Real Steel – Movie Review
Review by Stacey Tuttle
“I want you to fight for me. That’s all I ever wanted. “ Max to his Daddy
They talk about the baker who doesn’t bake at home, or the cobbler whose kids have no shoes… In Real Steel there’s that same kind of irony—a fighter who won’t fight for the people in his life. It’s a family common phenomenon. Why is it that we will do these things for strangers but we don’t do them for those closest to us?
Charlie was a fighter himself, then he worked with fighting robots. He had been fighting all his life, for everything but what really mattered. When it came to things that mattered, things like relationships, like his son…he quit before he even began. Is it fear of failing at something that actually matters? Is it that family requires vulnerability? Maybe the reasons vary from person to person or maybe it’s a universal truth, I’m really not sure. But I know I see it all around me, and all IN me. You probably, if you are honest, can see it in yourself too. Even if not, you surely have been on the receiving end at some point or other.
Max was on the receiving end. He was a remarkably articulate and insightful young boy (gotta love good script writers!). He got it right off. He knew that his Dad was getting money to pass off responsibility of raising his son to someone else who wanted a child and he called Charlie out on it. “You sold me? You sold me for fifty grand?! You owe me half!” (He does kind of have a point.) He asked Charlie, “Do you even think about the stuff you do before you do it?” Charlie had a great fighting bot, but rushed unreasonably (and against Max’s wiser counsel) into a fight without proper preparation. The bot was destroyed, along with the last of their financial resources and hopes. Max tells Charlie, “He was a great robot and you never gave him a chance. Just throw him away. That’s what you do, right? Just throw him away.” Of course, Max isn’t just talking about Noisy Boy, the robot. He’s talking about how himself too.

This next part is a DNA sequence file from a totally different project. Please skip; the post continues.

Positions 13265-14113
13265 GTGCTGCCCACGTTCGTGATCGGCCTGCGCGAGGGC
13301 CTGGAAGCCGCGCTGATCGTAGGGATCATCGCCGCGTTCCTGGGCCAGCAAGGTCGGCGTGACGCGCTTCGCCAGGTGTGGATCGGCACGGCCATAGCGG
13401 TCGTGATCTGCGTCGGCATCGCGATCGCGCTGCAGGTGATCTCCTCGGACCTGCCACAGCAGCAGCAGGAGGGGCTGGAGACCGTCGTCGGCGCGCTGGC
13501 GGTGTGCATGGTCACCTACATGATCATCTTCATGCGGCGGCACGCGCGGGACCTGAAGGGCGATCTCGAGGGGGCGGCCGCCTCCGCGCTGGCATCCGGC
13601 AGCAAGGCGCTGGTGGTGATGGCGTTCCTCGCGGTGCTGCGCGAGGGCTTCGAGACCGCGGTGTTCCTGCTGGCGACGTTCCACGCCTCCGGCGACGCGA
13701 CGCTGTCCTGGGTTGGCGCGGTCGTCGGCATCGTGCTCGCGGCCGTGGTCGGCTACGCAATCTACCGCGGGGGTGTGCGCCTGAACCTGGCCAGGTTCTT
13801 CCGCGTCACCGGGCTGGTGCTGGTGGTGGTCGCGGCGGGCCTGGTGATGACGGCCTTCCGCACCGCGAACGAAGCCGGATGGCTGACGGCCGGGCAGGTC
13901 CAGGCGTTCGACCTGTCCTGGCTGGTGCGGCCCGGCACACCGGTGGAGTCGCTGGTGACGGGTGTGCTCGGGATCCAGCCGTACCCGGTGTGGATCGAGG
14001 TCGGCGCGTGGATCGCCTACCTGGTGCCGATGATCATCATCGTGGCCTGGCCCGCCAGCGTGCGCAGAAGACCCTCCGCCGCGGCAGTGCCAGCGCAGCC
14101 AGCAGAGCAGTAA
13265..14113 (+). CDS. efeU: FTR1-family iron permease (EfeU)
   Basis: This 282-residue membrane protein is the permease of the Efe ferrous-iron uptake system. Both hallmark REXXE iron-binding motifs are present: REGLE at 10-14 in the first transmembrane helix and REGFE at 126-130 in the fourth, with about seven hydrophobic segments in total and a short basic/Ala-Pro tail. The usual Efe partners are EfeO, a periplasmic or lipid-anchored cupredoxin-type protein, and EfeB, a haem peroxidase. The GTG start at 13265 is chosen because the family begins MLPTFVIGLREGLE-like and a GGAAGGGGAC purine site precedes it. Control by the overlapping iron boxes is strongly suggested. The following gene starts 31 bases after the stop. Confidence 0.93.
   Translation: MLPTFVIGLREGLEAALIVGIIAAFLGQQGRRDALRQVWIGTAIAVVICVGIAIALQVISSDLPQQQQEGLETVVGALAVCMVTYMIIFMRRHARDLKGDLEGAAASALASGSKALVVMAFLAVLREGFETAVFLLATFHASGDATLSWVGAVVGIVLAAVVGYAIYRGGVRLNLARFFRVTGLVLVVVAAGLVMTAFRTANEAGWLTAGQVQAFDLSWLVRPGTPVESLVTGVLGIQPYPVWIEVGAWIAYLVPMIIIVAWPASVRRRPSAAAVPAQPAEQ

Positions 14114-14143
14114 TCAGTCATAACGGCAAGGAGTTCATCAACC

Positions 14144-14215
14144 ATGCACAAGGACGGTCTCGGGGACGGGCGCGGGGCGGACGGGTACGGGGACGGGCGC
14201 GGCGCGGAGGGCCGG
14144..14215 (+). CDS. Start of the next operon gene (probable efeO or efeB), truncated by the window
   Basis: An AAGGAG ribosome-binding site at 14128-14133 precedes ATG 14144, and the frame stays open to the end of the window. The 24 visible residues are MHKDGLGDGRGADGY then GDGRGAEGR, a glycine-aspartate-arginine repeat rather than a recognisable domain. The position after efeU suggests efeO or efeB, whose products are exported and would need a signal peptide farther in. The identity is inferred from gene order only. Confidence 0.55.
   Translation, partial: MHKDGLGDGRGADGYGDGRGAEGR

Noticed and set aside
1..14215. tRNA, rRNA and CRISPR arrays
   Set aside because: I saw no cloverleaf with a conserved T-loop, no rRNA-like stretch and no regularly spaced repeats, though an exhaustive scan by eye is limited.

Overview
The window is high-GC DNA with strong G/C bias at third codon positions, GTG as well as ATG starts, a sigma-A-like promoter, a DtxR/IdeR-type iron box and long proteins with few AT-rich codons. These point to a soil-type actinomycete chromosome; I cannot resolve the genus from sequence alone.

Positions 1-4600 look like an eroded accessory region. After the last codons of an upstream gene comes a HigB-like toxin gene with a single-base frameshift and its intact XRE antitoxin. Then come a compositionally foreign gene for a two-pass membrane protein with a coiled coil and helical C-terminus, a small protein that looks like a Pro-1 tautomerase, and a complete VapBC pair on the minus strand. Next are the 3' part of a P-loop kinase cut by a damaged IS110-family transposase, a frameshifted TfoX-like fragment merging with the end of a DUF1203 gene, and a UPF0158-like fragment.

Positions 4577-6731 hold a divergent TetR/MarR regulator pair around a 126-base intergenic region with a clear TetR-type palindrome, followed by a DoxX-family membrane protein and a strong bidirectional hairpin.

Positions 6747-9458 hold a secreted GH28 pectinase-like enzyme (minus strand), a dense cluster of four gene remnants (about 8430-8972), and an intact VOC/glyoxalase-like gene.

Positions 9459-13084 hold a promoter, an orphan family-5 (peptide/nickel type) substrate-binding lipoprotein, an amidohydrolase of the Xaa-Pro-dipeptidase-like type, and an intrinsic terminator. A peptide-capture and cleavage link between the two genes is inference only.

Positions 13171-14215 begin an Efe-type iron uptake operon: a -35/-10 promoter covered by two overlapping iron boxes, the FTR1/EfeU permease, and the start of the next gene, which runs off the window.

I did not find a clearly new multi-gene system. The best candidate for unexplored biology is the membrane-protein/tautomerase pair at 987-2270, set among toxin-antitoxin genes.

Charlie didn’t think through having a son. And when he felt it was too much, he just threw his son away, in effect. He left and never looked back…now he’s doing it again, and accepting money to do it. Max keeps giving his dad a chance to fight for him. He keeps risking his heart and getting hurt. But Charlie is like Atom, his sparring bot – he’s a fighter, and he seems to be built to take a lot of hits. So he keeps getting back into the ring with his Dad, he keeps on fighting for love and a relationship with Charlie. He tells Charlie, “I want you to fight for me. That’s all I ever wanted.”
Of course, Charlie finally gets the message and he comes through for Max. But what about you and I? What are the areas and relationships in our lives where we need to finally get it and come through? That takes some soul searching.
Alternatively, what are the areas and relationships in our lives where we feel like someone has failed us? That is going to take some soul searching too. And it’s going to take some forgiveness and some risk if we are going to get back in the ring and fight for things to get better. What if someone failed you and you know it can’t ever change—the past is done, but the effects are still there? Your Dad may not be like Charlie, he may never fight for you, may never come around and change. What then?
Do you know there is a Father in heaven who wants to fight for you? Who DOES fight for you? He fought to the death for you, literally. And then he beat death for you. He is your Advocate (I John 2:1), your Deliverer (Romans 11:26), your King of Kings and Lord of Lords (I Timothy 6:15), the Lion of the Tribe of Judah (Revelation 5:5), your Redeemer (Isaiah 41:14), Refuge (Isaiah 25:4), Rock (Deuteronomy 32:4), your everlasting Father (Isaiah9:6) and your Shepherd (Psalm 23). His righteousness goes before you and his glory gets your back (Isaiah 58:8). In fact, “Since ancient times no one has heard, no ear has perceived, no eye has seen any God besides you, who acts on behalf of those who wait for him” (Isaiah 64:4).
Don’t despair if you feel a little like Max. If you are desperately crying out for someone to fight for you, cry out to Jesus. He loves you, fights for you and acts in your behalf.
Questions for Discussion:
- Are there things you do for strangers but don’t do well for those you love most? Have you ever thought to ask those around you to tell you the areas that they see you excelling at with others and perhaps rather failing at in your relationship with them?
- Who has disappointed you by not fighting for you? Have you ever felt that anyone gave up on you or quit you?
- Does it change anything for you to know that God is fighting for you? How can that strengthen you?
- In what areas in your life do you need to know (right now) that God is acting on your behalf, advocating for you, fighting for you?